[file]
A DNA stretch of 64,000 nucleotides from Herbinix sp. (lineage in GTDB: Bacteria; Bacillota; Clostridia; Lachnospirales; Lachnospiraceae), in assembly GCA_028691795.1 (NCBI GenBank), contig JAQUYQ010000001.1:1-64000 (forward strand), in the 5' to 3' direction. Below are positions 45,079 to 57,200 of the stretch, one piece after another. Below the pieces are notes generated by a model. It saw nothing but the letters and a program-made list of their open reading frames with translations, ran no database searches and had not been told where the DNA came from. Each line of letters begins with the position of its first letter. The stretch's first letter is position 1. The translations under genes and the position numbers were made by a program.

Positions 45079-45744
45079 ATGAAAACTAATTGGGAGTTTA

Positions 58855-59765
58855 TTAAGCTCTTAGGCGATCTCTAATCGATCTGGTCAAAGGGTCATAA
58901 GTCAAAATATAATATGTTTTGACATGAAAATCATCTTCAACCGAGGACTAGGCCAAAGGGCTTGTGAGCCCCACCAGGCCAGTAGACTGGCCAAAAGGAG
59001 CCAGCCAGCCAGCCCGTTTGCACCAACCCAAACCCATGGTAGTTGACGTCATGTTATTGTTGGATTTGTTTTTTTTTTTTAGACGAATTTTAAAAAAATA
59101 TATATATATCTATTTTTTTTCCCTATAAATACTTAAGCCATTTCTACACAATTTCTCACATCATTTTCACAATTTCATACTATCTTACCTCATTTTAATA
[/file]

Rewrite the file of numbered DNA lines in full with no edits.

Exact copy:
A DNA stretch of 64,000 nucleotides from Herbinix sp. (lineage in GTDB: Bacteria; Bacillota; Clostridia; Lachnospirales; Lachnospiraceae), in assembly GCA_028691795.1 (NCBI GenBank), contig JAQUYQ010000001.1:1-64000 (forward strand), in the 5' to 3' direction. Below are positions 45,079 to 57,200 of the stretch, one piece after another. Below the pieces are notes generated by a model. It saw nothing but the letters and a program-made list of their open reading frames with translations, ran no database searches and had not been told where the DNA came from. Each line of letters begins with the position of its first letter. The stretch's first letter is position 1. The translations under genes and the position numbers were made by a program.

Positions 45079-45744
45079 ATGAAAACTAATTGGGAGTTTA

Positions 58855-59765
58855 TTAAGCTCTTAGGCGATCTCTAATCGATCTGGTCAAAGGGTCATAA
58901 GTCAAAATATAATATGTTTTGACATGAAAATCATCTTCAACCGAGGACTAGGCCAAAGGGCTTGTGAGCCCCACCAGGCCAGTAGACTGGCCAAAAGGAG
59001 CCAGCCAGCCAGCCCGTTTGCACCAACCCAAACCCATGGTAGTTGACGTCATGTTATTGTTGGATTTGTTTTTTTTTTTTAGACGAATTTTAAAAAAATA
59101 TATATATATCTATTTTTTTTCCCTATAAATACTTAAGCCATTTCTACACAATTTCTCACATCATTTTCACAATTTCATACTATCTTACCTCATTTTAATA